This is my first post as a Daring Baker!! To be honest, I thought I’d join this group for fun – hey, I like baking bread and cookies, and I know my way around a yeasted pastry recipe. No sweat.
This month’s challenge was hosted by Chris of Mele Cotte. When Chris posted this month’s challenge, I gulped a little. She chose the Filbert Gateau with Praline Buttercream, from Carol Walters’ Great Cakes. As I read the recipe, I realised: I am actually a Lazy Baker. Firstly, I tend to make and remake and remake recipes that I’ve known for years. Secondly, I tend to veer towards the easiest (read one-bowl) recipes, or to tweak recipes to make them as easy as I can get away with. Now, that’s not exactly Daring! Time to let the DB crew yank me up to a new level of Daring Bakery!!
This month’s challenge was a Filbert Genoise with Praline Buttercream. It’s not a cake I would ever have chosen to make: laden with buttery icing, heavy on piping, finicky with layers. But quickly it dawned on me: this is the point of a challenge. What’s the point of an easy challenge? I had to google filbert, and then come up with a plan for how to make such a thing whilst working around a 3-month-old baby.
What I learned:
– that you can bake around a 3-month-old baby… if you do it in stages and plan it carefully
– what a genoise is, and how you make one
– how to divide a cake into layers (different techniques for slicing it)
– what buttercream is, and how to make it – and how not to make it
– a little about how sugar melts
– how to pour ganache (a skill I shall be using OFTEN from now on!)
– how to set aside my qualms about complicated recipes and unbelievable fat content, and just enjoy making and eating something complex and gorgeous!
This is how…
7 July: Take Kolya for his immunisation shots. Discover we have half an hour to kill before the appointment. Walk down to Holland and Barrett and buy a load of hazelnuts. Only discover later that Sainsbury’s have much more reasonable hazelnuts.
16 July: Toast the hazelnuts to have them ready for cake and praline making. I discover via the internet that the way to do this is to put them on a baking tray in an oven heated to 190 for about 10 to 20 minutes. Then throw the hot nuts into a teatowel and wrap them up for a couple of minutes before rubbing it all together to peel them. The best part is opening up the teatowel and rubbing hot hazelnuts between my hands to get the more stubborn skins off. Hot nut hand therapy.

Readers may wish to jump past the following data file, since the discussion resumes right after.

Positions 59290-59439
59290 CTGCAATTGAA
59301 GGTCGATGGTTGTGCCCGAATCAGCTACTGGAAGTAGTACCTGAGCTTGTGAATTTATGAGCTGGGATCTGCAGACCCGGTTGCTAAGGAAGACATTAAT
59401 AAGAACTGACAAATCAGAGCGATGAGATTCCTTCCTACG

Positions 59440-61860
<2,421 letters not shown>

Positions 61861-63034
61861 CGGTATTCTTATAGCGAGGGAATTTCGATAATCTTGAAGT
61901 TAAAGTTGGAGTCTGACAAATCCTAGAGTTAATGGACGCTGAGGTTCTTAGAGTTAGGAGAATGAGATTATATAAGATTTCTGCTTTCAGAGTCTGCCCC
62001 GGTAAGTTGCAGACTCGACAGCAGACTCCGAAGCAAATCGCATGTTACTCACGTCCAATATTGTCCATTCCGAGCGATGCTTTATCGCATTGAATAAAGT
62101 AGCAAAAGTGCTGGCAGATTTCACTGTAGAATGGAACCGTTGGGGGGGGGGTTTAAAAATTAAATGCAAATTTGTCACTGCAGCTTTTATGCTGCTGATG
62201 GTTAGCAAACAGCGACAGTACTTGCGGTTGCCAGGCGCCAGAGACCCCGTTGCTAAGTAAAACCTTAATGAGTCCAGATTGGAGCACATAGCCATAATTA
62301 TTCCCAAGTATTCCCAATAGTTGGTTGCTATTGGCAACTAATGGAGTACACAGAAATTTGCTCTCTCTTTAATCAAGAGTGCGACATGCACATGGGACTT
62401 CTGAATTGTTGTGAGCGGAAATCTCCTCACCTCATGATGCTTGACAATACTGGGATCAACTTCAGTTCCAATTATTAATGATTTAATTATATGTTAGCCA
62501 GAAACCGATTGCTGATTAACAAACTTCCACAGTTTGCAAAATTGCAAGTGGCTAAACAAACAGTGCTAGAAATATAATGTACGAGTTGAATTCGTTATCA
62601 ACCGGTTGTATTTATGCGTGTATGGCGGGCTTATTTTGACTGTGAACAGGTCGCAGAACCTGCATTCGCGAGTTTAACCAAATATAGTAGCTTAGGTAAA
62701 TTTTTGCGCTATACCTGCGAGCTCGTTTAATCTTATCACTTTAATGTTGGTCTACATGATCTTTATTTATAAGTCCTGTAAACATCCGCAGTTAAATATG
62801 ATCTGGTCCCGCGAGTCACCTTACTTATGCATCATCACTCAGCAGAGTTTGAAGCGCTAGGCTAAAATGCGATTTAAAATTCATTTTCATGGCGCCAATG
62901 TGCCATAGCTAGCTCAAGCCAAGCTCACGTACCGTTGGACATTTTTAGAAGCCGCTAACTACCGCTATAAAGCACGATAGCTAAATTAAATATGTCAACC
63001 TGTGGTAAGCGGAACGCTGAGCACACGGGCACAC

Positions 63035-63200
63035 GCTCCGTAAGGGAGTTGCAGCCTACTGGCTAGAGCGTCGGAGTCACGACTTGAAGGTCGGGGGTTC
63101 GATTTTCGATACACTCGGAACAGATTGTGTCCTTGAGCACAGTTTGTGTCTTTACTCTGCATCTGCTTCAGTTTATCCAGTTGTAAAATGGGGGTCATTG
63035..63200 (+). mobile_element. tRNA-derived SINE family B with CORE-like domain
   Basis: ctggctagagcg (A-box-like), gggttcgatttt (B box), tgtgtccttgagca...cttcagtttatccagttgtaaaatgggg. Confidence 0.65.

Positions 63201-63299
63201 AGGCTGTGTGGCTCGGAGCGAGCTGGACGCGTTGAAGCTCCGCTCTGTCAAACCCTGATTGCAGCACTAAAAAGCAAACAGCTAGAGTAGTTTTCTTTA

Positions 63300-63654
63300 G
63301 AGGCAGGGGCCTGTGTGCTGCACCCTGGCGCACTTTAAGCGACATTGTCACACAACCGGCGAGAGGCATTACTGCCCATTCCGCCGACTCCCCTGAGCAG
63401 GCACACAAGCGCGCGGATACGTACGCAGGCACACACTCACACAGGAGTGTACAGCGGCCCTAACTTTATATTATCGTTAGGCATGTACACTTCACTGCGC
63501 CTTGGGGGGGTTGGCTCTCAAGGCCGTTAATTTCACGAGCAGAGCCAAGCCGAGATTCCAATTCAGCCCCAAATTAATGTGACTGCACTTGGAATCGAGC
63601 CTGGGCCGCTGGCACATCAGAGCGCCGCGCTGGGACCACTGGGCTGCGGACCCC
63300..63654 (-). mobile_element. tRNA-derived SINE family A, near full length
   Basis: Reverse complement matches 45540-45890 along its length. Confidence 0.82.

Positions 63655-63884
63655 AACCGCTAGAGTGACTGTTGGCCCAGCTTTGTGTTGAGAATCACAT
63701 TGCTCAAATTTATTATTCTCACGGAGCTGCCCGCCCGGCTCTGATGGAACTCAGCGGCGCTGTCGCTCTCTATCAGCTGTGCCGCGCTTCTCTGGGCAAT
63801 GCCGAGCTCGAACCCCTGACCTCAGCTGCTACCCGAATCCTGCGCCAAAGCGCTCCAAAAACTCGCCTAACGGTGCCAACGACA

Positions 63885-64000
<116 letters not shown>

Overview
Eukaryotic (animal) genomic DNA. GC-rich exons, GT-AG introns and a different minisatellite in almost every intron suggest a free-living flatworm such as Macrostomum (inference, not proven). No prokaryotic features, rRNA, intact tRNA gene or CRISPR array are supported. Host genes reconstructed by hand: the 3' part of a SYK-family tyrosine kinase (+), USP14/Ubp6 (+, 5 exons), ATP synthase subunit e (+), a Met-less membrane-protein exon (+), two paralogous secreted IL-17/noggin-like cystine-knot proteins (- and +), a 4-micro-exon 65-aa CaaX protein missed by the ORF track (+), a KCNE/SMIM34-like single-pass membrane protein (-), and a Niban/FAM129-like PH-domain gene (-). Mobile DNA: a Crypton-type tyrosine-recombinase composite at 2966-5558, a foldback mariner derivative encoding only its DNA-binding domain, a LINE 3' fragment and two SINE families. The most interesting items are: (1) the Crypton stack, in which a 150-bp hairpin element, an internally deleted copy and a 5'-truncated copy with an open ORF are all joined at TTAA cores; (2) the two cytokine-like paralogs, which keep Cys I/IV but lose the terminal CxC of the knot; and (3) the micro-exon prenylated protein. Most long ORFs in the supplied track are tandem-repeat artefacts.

17 July: Bake the genoise. Easier than I thought, and a great technique for baking a cake. I like cakes that involve melted butter. I only realise later, when the cakes are wrapped and frozen, that I was supposed to seal them with apricot glaze while they were still warm. Oh well. They’re in the freezer.
18 July: I make praline. I have difficulty not eating half of it. I can’t bring myself to blend the lovely crunchy hazelnut candy into a fine paste.
22 July: First buttercream disaster. The original recipe calls for a Swiss buttercream that needs to be beaten into meringue over bubbling water. I don’t really have the facilities for that in our tiny kitchen, so I find an alternative buttercream recipe at Zoe Bakes, a wonderful baking blog I find via the Daring Bakers Blogroll. Great texture, but it tastes like… butter. Only later, when I’m breastfeeding Kolya, do I realise that this is because I left out half the ingredients when I boiled the sugar. Instead of dissolving it with water and cream of tartar, I simply put the sugar in the pot and waited for it to boil. And am surprised when it turned into a thick toffeeish stuff that solidified on contact with the butter mixture. Oh, well, bung it in the freezer.
24 July: Second buttercream disaster. This time I make Zoe’s amazing buttercream again. This time, it tastes great, but the texture is…. cake batter. Oh well. Freezer.
26 July: Dani’s having some friends round for tea tomorrow. I’ve promised to bring a marvelous cake. I express enough breastmilk that Nik can feed Kolya all morning and all I have to do is make more buttercream and ganache and do some piping. It’s about 29 degrees Celsius outside.
This time I get the buttercream a bit more right – still not quite as glossy and stiff as I’d like, but a half hour in the fridge and more beating works a treat. Thanks to several useful videos from youtube, I have a sneaky plan for my ganache-pouring. I cover the cake in buttercream, refrigerate it, smooth the buttercream all over the place like Polyfilla, refrigerate it more. Then I flood the ganache with perfectly warm-but-not-too-hot ganache. It’s the most glorious moment.
The piping is less glorious as it starts coming out in unpredictable forms every time a bit of praline gets jammed in the piping nozzle. Sounds like most DBs had this problem, so I’m not particularly surprised, just relieved when it doesn’t make a total mess
27 July: Cake-eating day!
To my surprise the cake is delicious – not as heavy and dense as I expected, and the buttercream is lovely, not offputtingly heavy either.
The full recipe for the Hazelnut Genoise with Praline buttercream can be found here.
There were several rules about variations. For the most part I stuck with the original recipe. The combination of apricot, orange and hazelnut, with the dark chocolate ganache worked beautifully, I think. I used Cointreau instead of Grand Marnier, and as mentioned above, chose an alternate buttercream which I found at Zoe Bakes, although it was flavoured with the praline and liqueur, not with chocolate and coffee as in Zoe’s recipe.